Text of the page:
It takes the red crabs almost two months to make their way from the forest to the sea and back again. But that doesn't stop the island's human inhabitants needing to get from A to B. The result? The world's most careful drivers. Photo: wjusto21
The red crab is by far the most obvious of the 14 species of land crabs found on Christmas Island. Millions of these land crabs live over the island.
Where do they live?
Although most common in the moist environment of the rainforest, red crabs live in a variety of habitats including coastal shore terraces, and even domestic gardens. They dig burrows in soil or live in deep crevices in rock outcrops. For most of the year, a crab will settle in one place, living in their burrow.
Red crabs are diurnal (active during the day) and almost inactive at night despite lower temperatures and higher humidity. Sensitivity of crabs to moisture, combined with the seasonal climate on Christmas Island, create a distinct seasonal pattern of activity. Crabs retreat into the humid interior of their burrows during the dry season. They plug the burrow entrance with a loose wad of leaves to maintain a high humidity level, and effectively disappear from view for up to two to three months of the year.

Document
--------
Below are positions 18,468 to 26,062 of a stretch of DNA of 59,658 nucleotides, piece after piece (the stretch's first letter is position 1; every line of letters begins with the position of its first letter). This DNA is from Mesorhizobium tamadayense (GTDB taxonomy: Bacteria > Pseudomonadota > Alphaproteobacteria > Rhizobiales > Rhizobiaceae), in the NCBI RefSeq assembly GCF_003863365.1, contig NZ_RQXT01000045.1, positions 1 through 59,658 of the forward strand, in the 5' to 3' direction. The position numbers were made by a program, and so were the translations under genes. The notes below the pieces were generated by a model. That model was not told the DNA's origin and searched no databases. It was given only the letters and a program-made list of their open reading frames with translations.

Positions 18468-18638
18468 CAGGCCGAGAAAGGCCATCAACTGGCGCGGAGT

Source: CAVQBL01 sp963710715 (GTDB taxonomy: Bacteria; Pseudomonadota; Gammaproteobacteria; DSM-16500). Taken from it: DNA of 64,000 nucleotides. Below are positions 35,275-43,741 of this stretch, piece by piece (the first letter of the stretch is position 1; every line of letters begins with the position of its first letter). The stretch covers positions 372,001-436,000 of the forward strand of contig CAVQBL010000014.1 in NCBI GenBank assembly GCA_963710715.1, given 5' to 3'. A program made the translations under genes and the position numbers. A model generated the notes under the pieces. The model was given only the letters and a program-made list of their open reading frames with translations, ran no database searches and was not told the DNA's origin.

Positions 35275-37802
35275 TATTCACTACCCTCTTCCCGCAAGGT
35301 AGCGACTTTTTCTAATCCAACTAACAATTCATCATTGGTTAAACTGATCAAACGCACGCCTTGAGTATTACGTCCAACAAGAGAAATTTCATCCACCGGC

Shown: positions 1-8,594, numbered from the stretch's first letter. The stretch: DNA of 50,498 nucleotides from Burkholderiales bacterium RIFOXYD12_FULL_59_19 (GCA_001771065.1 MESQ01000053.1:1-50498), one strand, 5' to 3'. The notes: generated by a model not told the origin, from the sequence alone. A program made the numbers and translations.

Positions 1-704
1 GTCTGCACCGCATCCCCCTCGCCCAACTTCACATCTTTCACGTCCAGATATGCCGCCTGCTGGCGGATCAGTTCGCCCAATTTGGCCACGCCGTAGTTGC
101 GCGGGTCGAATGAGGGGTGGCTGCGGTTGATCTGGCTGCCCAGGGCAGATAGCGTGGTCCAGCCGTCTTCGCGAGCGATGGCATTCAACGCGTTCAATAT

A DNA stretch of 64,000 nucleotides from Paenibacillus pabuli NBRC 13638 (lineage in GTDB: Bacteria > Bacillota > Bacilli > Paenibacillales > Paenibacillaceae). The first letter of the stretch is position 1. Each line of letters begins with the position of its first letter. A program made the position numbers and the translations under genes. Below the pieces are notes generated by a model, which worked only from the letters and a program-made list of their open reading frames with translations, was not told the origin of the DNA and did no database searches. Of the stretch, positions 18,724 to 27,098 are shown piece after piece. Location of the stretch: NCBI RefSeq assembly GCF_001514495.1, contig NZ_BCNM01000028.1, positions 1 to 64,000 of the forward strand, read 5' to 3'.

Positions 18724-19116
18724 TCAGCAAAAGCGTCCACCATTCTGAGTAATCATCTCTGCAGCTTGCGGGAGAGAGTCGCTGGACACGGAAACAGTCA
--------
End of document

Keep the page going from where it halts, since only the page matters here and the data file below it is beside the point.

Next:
What do they eat?
Red crabs diet consists mainly of fallen leaves, fruits, flowers and seedlings. They are not solely vegetarian however and will eat other dead crabs, birds, the introduced giant African snail and palatable human refuse if the opportunity presents itself.
Red crabs and forest ecology
Red crabs are important in the Christmas Island rainforest ecosystem. Their droppings scattered over the forest floor act as fertilizer. Their burrowing turns and aerates the soil and they are a major determinant of the unique structure and composition of the Christmas Island forest by their selective browsing on seeds and seedlings.
Red crab life cycle